Blood Pressure, cholesterol, and other levels can have a big impact.  A few points on your blood pressure, cholesterol, or other blood profile levels can make the difference between rate classes. Each insurance company has different targets for each rate class.

Your Family History Can Impact Your Life Insurance Premium

Family history of cancer, heart disease, and other diseases can make or break your premium.   Some insurance companies don’t consider cancer history in your parents or siblings, while others do.  Most life insurance insurance companies look at your parent’s history of heart disease, but they attach different premiums depending on many factors.  If someone in your immediate family died before the age of 70, your broker or adviser needs to know and needs to be asking you follow up questions.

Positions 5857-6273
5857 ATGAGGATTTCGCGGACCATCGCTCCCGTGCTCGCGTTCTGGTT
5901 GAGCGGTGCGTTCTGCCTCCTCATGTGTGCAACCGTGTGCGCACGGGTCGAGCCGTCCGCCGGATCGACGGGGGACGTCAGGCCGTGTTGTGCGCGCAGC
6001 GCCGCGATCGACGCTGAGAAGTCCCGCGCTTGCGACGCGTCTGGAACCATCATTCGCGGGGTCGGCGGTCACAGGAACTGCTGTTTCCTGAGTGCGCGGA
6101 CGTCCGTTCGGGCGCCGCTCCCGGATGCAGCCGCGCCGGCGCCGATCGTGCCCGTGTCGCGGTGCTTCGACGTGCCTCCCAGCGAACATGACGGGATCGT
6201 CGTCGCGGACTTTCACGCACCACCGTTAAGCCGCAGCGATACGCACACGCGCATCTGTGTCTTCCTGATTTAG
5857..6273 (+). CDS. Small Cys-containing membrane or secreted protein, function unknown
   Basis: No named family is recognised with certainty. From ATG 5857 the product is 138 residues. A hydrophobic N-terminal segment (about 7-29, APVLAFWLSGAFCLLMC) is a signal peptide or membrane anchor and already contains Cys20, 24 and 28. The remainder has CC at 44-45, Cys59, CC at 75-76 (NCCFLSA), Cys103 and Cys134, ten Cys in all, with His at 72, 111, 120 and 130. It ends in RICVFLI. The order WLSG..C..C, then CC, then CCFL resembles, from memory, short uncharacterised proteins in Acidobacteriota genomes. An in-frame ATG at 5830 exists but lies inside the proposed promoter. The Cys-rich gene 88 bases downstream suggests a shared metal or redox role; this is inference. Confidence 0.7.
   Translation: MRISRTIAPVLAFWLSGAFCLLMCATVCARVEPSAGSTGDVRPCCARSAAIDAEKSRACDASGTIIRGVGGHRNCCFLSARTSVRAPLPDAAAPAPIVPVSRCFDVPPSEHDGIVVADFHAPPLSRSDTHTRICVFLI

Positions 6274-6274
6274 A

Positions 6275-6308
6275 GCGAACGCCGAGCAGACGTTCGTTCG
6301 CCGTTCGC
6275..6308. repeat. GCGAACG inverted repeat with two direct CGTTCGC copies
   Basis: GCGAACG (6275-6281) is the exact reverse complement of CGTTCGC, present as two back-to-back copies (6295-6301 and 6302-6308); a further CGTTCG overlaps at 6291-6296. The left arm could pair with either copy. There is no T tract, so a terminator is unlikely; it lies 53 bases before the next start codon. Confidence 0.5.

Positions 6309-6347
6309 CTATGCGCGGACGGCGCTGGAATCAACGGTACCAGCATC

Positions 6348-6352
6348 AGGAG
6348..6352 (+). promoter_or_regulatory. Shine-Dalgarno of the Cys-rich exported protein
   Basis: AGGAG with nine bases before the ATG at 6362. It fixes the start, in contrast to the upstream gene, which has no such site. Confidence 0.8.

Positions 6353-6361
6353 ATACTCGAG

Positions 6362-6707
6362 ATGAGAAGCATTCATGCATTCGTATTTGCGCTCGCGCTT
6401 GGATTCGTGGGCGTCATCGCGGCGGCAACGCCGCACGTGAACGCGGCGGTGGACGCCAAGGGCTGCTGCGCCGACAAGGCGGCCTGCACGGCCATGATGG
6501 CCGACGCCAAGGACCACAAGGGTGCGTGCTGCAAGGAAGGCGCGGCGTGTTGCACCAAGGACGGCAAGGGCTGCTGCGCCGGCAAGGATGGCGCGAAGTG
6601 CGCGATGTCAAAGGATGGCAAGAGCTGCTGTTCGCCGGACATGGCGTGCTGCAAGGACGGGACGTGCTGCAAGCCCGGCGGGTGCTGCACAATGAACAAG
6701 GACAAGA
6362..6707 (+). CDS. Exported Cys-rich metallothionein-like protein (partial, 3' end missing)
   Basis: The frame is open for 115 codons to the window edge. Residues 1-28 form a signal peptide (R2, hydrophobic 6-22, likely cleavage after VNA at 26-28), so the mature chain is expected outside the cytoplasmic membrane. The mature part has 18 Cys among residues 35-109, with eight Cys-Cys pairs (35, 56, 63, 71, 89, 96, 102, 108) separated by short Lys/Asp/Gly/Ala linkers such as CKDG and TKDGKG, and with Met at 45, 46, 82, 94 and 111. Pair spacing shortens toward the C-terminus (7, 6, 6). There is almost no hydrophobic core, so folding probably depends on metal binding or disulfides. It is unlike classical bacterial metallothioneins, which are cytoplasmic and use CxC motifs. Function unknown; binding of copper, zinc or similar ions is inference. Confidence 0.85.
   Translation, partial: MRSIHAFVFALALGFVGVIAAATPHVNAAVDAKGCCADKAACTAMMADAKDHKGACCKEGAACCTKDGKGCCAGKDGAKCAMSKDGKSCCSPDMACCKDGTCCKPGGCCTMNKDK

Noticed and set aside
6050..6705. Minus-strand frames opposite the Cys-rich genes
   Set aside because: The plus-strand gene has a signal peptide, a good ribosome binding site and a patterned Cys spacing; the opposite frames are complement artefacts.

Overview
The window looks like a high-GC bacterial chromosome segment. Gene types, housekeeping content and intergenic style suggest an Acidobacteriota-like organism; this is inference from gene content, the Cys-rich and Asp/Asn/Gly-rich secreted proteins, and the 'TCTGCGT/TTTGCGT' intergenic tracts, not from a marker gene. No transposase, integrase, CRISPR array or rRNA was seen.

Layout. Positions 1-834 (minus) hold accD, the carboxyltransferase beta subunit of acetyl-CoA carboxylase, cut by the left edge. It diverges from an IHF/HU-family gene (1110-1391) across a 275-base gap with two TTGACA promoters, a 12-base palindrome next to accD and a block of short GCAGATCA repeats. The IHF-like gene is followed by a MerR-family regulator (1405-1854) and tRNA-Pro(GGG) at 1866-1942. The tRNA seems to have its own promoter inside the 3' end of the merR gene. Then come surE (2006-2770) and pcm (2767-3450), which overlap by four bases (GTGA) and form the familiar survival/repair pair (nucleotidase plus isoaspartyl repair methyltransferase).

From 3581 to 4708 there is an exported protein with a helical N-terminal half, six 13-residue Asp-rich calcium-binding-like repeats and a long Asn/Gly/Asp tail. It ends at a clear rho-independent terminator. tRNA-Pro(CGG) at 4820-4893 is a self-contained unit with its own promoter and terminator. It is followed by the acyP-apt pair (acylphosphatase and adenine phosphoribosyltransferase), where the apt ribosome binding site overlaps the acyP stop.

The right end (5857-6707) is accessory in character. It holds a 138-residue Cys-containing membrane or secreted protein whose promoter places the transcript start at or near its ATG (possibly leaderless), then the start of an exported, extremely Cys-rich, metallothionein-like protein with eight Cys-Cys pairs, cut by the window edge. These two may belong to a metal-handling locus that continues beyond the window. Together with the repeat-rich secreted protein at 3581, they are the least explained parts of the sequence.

Diabetes and Chronic Diseases Complicate Things

If you have diabetes you will need to prove it’s under control and actively treated. Being in control of your blood sugar has a huge impact on premiums, and being honest about your sugar control will give your broker the best chance of getting you the best possible rate.  If you tell your broker your A1C is around 7.0%, but the lab results show 8.0%, your “quote” is going to change and you may find out another insurance company would have been better to apply with.  At a better A1C of 7.0% one insurance company has the best rate, but at 8.0% that company is no longer the best choice.

Does Your Husband or Wife Snore? That Could be a Problem